Research in the Digital Age

The Misorium of Aspar

 Earlier this year, while I was still in Edinburgh, one of my undergraduate professors visited the university to present a lecture on the Missorium of Aspar, pictured above. Generally speaking, missoria were large silver plates issued by emperors or other notables to commemorate significant events. The most famous example of this type of dish is the Missorium of Theodosius, which was likely issued to celebrate the tenth anniversary of the accession of Theodosius I in AD 388.

The bulk of Dr. Bevan’s lecture dealt with the various details of the Missorium of Aspar, their interpretation, and their historical context, yet in the final ten or fifteen minutes he also discussed the imaging technique he used in his analysis. As you can see from the image of the missorium above, the major features such as the seated figures of Aspar and his son or the text running along the edge of the dish are clearly visible. The image, however, is a photograph published 70 years ago now, and it is difficult to see some of the more subtle details of the metalwork with the naked eye. Enter RTI.

Reflectance Transformation Imaging (RTI) is an imaging method used to produce a three-dimensional digital rendering of a surface – in this instance, of the Missorium of Aspar. This is accomplished through taking a series of photographs of the surface with varying light positions and feeding those images into a piece of software, which subsequently produces the 3-D rendering.* The resulting image can then be manipulated and rotated in an RTI viewer to simulate different lighting conditions, thereby revealing subtle details of the surface texture. Many professional uses of the technique employ a dome-shaped lighting array to optimise the results, but it is ultimately a fairly simple process that can be accomplished with a digital camera, a light source, and the appropriate software.

I have been lucky enough to work with Dr. Bevan on a few occasions using RTI and have consequently seen the benefits of such an approach. During his lecture in Edinburgh, however, I could tell there were a few people in the audience who were more sceptical. Perhaps there are even some of you reading this now who are wondering “Okay, great, so what?” To these people, I would like to present Dr. Jacob Dahl. A member of the Faculty of Oriental Studies at the University of Oxford, Dr. Dahl has been working on deciphering the proto-Elamite language for over ten years and is now using RTI in his research.


Clay tablet with Proto-Elamite script, the Louvre Museum
© Marie-Lan Nguyen / Wikimedia Commons

I must admit, I was very excited by this news. The proto-Elamite script is currently the oldest undeciphered language from the ancient Near East, but the previous published images of the 1600 clay tablets bearing the script are no more than hand-drawn pictures of a rather low standard. Dr. Dahl’s use of RTI, therefore, represents a major improvement in not only image quality, but also in the method of analysis. He is currently working to produce high-quality images of the tablets located at the Louvre Museum and has even published them online to encourage the public to get involved with the decipherment.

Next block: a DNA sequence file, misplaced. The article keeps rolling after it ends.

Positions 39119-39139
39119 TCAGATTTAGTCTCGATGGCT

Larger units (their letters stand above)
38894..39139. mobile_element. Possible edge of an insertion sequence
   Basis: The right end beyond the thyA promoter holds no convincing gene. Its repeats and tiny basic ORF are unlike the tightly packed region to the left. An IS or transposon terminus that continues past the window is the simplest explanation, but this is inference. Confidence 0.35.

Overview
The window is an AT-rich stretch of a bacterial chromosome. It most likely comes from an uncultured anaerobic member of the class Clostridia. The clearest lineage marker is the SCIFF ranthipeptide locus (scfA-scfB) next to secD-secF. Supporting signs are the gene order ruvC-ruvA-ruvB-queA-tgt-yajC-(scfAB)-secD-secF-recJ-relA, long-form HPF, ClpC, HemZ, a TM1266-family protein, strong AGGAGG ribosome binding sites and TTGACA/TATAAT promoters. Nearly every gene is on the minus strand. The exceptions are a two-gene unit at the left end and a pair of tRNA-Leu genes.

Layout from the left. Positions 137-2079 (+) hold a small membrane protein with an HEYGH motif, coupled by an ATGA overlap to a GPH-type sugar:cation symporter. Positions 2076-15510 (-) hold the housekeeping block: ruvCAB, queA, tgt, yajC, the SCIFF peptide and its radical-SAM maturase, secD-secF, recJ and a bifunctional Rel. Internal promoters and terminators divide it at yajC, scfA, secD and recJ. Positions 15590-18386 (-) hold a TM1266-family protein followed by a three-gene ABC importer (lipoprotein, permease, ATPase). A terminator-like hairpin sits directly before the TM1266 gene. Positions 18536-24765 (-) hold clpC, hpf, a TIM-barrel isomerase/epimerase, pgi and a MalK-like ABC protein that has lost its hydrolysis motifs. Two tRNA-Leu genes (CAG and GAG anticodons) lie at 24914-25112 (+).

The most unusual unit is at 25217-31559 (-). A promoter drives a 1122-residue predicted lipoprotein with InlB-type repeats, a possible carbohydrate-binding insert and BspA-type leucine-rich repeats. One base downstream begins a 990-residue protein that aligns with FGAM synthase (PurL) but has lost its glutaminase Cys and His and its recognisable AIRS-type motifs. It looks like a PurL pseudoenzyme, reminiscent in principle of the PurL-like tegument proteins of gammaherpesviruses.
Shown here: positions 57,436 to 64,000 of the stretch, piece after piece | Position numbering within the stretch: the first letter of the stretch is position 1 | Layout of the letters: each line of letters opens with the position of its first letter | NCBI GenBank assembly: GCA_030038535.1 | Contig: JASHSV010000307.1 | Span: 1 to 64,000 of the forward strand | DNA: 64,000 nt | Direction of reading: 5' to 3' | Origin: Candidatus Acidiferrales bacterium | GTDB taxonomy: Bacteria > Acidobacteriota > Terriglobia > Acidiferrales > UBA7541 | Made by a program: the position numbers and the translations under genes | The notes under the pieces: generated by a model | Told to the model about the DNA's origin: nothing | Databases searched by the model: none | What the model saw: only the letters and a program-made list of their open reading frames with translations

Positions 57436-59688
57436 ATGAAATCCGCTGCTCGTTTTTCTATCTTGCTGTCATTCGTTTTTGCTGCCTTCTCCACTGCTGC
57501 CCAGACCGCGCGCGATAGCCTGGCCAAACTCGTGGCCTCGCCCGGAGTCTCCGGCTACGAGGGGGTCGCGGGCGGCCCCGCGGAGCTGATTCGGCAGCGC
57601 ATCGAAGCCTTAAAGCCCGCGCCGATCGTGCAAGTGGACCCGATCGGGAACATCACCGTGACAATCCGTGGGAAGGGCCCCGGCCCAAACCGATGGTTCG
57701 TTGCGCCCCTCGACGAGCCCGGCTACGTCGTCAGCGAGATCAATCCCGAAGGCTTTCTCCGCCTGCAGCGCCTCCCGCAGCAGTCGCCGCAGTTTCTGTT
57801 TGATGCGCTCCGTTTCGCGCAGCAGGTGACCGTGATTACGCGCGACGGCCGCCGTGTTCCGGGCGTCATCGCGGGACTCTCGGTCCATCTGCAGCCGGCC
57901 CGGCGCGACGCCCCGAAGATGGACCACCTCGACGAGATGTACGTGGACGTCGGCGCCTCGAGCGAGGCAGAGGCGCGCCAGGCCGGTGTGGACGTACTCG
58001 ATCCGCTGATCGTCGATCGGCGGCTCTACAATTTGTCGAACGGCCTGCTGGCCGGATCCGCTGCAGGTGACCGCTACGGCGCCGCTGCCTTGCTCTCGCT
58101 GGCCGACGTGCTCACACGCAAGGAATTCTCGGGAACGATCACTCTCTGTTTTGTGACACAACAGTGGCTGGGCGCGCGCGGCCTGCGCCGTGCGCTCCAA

This is the point at which my excitement ebbed a little though. The use of crowdsourcing in this case is certainly helpful in the identification of patterns which would help decipher the script, and the high-quality images are a major improvement over the previous drawings, but I feel Dr. Dahl could have gone even further; as far as I have been able to see, at no point in the public digital library does Dr. Dahl provide the actual RTI files themselves. These files are relatively small in size and do not take much processing power to manipulate, thereby making them accessible to most people with a computer – all that is needed is a piece of software that can be downloaded for free. In limiting the digital library to two-dimensional images (of whatever quality), the problem of subtle details seen above with the Misorium of Aspar arises again. Thus, the public may not be able to identify the same level of detail as would be otherwise available, and which may subsequently complicate the crowdsourcing endeavour.

The point of this post, then, is to demonstrate there are practical applications for the theoretical or experimental methodology tossed around by academics. Sometimes these applications take a while to manifest, especially with complicated or expensive techniques, but the benefits of moving forward with these techniques can also sometimes be as exciting as deciphering a whole language from five thousand years ago.

* I have simplified this explanation somewhat so readers don’t get lost in the details. If you are interested in a full explanation, however, this Cultural Heritage Imaging page has plenty of information.


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